New York Times on Haiti


Deconstructing the Myth of "Journalism."

As we have seen recently, the corporate media has continually provided distortions, misrepresentations and complete fabrications as "news" about current events in Haiti. Often, the same writers will cover demonstrations and intentionally distort the number of participants.

Even the smallest opposition demonstration is reported. The reported number of participants at opposition demonstrations will be overinflated-usually more than three times. Most pro-government demonstrations that show in large numbers don't get reported at all, or are reduced to one-fifth their size in number.

It is rare that even the most prestigious news organizations make any attempt to correct these errors. Most recently this letter from attorney, Ira J. Kurzban, Esq. was able to get a published retraction that was buried deep in The New York Times. As you can see in the following excerpt the NYT states that there was a "small" crowd. These two photos show the event that they were referring to.

..a "small" crowd?

Looking at the capricous writing of Lydia Polgreen

What follows is an excerpt of the January 2nd New York Times article by Lydia Polgreen posted here for commentary under "Fair Use" laws. Read the full article here

200 Years After Napoleon, Haiti Finds Little to Celebrate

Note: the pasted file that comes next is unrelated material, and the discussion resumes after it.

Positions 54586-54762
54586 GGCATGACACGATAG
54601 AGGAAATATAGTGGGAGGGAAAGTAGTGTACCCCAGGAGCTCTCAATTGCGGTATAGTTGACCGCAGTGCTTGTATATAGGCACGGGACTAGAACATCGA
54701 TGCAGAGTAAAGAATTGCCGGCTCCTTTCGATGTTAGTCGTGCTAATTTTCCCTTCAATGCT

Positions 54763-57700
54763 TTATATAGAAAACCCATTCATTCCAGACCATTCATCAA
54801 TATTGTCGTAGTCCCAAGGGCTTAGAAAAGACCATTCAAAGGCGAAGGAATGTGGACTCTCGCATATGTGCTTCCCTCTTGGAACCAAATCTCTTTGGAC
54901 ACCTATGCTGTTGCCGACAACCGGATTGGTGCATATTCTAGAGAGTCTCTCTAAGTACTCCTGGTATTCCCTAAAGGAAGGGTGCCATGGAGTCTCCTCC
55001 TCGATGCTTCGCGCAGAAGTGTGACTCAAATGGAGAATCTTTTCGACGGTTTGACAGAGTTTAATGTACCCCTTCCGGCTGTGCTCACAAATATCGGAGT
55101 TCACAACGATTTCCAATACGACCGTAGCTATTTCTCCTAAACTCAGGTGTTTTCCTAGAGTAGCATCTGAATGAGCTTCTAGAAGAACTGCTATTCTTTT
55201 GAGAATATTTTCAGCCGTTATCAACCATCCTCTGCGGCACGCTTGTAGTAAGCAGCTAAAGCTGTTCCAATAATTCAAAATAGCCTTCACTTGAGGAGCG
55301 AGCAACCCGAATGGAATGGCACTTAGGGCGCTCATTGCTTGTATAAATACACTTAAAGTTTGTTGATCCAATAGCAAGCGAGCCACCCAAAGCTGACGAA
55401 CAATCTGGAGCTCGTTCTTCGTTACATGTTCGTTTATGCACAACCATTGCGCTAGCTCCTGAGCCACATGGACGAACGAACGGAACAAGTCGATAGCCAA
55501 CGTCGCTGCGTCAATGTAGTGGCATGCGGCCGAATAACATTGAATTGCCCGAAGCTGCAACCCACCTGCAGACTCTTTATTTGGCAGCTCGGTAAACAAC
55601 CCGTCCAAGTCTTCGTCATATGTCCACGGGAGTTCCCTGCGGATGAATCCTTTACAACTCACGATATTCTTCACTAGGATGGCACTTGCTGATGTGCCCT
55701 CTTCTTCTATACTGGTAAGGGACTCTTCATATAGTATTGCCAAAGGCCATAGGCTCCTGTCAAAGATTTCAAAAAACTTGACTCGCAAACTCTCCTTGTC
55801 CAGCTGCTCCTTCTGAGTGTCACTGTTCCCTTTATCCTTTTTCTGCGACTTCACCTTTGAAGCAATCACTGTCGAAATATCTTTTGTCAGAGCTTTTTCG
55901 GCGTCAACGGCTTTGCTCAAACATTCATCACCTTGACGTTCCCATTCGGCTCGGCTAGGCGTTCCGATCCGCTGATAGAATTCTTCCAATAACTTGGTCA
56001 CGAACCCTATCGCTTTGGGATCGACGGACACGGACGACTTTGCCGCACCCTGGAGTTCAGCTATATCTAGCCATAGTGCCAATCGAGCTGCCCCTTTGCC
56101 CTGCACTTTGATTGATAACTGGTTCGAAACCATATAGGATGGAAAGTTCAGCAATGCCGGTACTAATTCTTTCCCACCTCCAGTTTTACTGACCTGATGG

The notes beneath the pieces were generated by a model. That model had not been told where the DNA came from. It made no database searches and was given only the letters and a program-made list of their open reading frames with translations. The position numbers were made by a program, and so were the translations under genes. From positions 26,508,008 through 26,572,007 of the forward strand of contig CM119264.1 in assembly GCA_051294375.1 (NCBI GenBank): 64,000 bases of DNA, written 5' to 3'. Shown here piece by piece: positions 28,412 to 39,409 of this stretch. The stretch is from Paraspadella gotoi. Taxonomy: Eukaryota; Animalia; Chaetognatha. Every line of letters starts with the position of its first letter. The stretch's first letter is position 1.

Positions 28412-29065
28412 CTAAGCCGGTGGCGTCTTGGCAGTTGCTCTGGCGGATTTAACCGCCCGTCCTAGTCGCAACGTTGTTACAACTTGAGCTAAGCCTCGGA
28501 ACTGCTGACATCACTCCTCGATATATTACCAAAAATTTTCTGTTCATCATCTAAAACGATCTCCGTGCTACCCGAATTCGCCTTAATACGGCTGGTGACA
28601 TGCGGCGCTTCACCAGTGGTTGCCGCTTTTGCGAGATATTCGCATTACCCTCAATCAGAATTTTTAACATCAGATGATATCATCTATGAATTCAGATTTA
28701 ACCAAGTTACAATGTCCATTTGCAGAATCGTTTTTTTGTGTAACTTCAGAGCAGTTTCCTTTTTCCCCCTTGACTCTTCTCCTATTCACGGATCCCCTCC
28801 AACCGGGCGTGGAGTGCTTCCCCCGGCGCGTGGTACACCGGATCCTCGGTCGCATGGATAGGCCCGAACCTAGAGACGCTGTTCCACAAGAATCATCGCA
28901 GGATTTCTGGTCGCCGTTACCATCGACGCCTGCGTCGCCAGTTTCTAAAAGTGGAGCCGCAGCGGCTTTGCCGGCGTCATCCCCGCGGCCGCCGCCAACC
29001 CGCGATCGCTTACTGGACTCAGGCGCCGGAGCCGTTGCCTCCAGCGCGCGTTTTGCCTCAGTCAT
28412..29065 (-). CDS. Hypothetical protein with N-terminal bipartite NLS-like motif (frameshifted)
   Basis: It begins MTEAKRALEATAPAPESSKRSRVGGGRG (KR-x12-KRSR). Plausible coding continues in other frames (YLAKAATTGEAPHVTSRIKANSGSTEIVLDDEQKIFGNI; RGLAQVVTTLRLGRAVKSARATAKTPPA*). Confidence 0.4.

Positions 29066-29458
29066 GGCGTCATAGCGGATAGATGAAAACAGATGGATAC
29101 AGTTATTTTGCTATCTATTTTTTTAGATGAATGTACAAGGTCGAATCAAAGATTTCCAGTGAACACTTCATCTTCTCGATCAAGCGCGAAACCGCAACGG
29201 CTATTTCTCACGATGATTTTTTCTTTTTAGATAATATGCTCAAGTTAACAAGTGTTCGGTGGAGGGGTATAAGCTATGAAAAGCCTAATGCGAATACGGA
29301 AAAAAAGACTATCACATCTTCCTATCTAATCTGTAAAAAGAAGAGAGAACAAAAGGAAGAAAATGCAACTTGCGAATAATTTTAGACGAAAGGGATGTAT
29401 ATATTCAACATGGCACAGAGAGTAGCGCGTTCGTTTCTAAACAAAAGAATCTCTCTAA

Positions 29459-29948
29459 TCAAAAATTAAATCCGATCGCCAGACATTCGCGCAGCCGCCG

By LYDIA POLGREEN - January 2, 2004
photo: Ruth Fremson/The New York Times
caption: Supporters of Jean-Bertrand Aristide, the Haitian leader, cheered outside the presidential palace in Port-au-Prince Thursday, celebrating the 200th anniversary of a victory over France that led to Haiti's independence.PORT-AU-PRINCE, Haiti, Jan. 1 - Two hundred years ago, an army of African slaves defeated French forces on this tropical island, ending Napoleon's ambition to dominate the Americas and paving the way for the first black republic.

On Thursday, President Jean-Bertrand Aristide led a tense and chaotic observance of that bicentennial, though many found little to celebrate in Mr. Aristide's governance over what, after 200 years of independence, remains an impoverished and troubled nation.

Speaking to a small but enthusiastic crowd, Mr. Aristide called Haiti "the mother of liberty," and appealed to opposition groups, which have mounted ever larger demonstrations against his government, to agree to new elections this year.

Read the full article